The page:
While many have lauded corporate responses to civil unrest, Timothy N. Welbeck, Esq. remains skeptical of their true intentions.
Welbeck is an attorney, Temple University professor and hip-hop artist who lectures on African African history and culture. He looks at the United States’ complex history of dealing with systemic change as a primer for what is happening in this moment and what may follow.
Protests following the killing of George Floyd have combined with the coronavirus pandemic to force people of all backgrounds to take a closer look at the underpinnings of our communities and businesses.
For some firms, making Juneteenth a company holiday has been an act of solidarity with Black people. Elsewhere, manicured or vague statements referencing Black Lives Matter have become a default.
Technical.ly spoke to Welbeck about corporate responses to the Black Lives Matter movement, actionable next steps and what history has taught us about the rights of Black people in America. This interview has been edited for length and clarity.
Do you believe companies’ responses to Black Lives Matter protests have been driven by genuine remorse or as ways to avoid backlash?
I would begin by saying that for a significant measure of companies it does feel performative and reactionary. A clear indication is that companies responding to uprisings have had their own employees directly ask what is being done for them right now.
A few companies have been genuine. One that comes to mind is Ben and Jerry’s. They’ve made clear, concise, unapologetic statements for movement and have corporate practices that align as well. Ben and Jerry’s align with people that have trouble aligning with society. They make it a corporate practice for diversity and inclusion and have come across as genuine.
What are some actionable asks employees can make of companies as we move beyond this moment?
I think each corporate environment is different. Each company should tailor their response in alignment with corporate environment and structure. A clear way to show support is to make more of an effort to hire Black people, particularly Black women. There is oftentimes a shortage of Black women in high-ranking, managerial positions. When they do rise, they’re often paid less.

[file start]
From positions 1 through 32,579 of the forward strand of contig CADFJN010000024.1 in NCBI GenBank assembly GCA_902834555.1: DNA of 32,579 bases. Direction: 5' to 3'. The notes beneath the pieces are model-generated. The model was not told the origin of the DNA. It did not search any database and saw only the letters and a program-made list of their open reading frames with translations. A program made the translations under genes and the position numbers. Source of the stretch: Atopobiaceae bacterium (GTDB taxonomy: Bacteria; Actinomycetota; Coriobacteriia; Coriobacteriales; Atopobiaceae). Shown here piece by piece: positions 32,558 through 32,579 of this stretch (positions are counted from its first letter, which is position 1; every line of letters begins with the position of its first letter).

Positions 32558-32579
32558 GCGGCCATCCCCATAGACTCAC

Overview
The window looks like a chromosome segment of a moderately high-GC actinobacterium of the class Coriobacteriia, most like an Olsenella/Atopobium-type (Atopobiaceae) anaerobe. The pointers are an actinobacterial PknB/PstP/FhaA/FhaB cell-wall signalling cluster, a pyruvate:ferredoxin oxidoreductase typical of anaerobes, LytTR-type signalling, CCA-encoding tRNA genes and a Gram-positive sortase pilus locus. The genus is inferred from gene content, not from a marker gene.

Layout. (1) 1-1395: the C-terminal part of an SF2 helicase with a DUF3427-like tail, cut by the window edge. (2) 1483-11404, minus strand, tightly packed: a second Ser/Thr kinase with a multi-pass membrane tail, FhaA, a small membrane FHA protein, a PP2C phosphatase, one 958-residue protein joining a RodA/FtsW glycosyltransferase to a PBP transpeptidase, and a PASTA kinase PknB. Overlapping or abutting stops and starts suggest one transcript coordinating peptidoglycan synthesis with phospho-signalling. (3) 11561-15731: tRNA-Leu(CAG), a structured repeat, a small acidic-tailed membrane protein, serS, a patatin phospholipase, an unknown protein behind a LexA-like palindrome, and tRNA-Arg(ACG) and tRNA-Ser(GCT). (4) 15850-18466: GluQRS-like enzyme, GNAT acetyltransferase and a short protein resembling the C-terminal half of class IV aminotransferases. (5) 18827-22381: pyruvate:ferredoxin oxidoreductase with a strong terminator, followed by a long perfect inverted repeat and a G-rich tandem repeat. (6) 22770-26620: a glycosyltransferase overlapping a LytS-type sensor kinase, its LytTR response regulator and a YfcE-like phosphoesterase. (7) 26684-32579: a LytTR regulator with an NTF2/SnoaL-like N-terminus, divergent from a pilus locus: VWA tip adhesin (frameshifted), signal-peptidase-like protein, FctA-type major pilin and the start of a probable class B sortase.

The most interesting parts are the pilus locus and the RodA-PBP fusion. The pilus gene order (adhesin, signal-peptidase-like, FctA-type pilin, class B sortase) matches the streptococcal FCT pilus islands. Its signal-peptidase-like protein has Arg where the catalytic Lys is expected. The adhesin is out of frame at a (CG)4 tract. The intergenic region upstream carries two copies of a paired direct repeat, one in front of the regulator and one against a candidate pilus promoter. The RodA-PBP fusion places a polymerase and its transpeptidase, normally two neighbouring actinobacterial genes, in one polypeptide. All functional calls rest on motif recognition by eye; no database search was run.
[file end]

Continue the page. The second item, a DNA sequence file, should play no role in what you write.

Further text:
Secondly, in hiring process offer them what they’d offer anyone else. Statistically, Black women are offered worse than what others would get in job offers. One company battled biases in hiring practices by omitting name and schools in hiring practice. At that company every Black woman that applied made it to the last round of interviews. It begins with hiring and offering equitable pay, particularly for diverse applicants.
Beyond that it’s important for companies to listen to employees they have that are nonwhite because they’re going to bear the brunt of what’s happening. [Listen to] how you can better work toward remedying their complaints [and] what’s working for them.
These companies need more diversity on their boards, and if they don’t have a board, whoever is in consortium making decisions need to be more diverse.
If a company is of means, they need to look for ways to help the work on the ground. Can you be a better partner for the company that you are in? Those are things I am thinking about for how corporations can put money where their mouth is.
Based on American history, what usually happens following uprisings and moments of social unrest?
As it is said, what’s past is prologue. In many ways, we can portend what can come based on what’s happened previously. The most likely outcome is that America will make incremental changes based on the most imminent and pressing needs in the moment and then gradually shift to business as usual. But my hope is that for this moment we can reimagine what normal looks like for everyone. Not just the uprising, but the pandemic has forced us to be creative in what work looks like for us everyday. I hope people say we we don’t have to revert to how things were.
The historian in me would say every time we’ve had significant changes there is an immediate backlash, particularly in moments that surround the rights of Black people. Slavery was followed by Reconstruction. The Civil Rights Movement was followed by a post-Civil Rights era that saw the War on Drugs and heightened police brutality. My hope is we can do that and not have violent backlash, but history seems to indicate that is the norm.
Michael Butler is a 2020-2022 corps member for Report for America, an initiative of The Groundtruth Project that pairs young journalists with local newsrooms. This position is supported by the Lenfest Institute for Journalism.-30-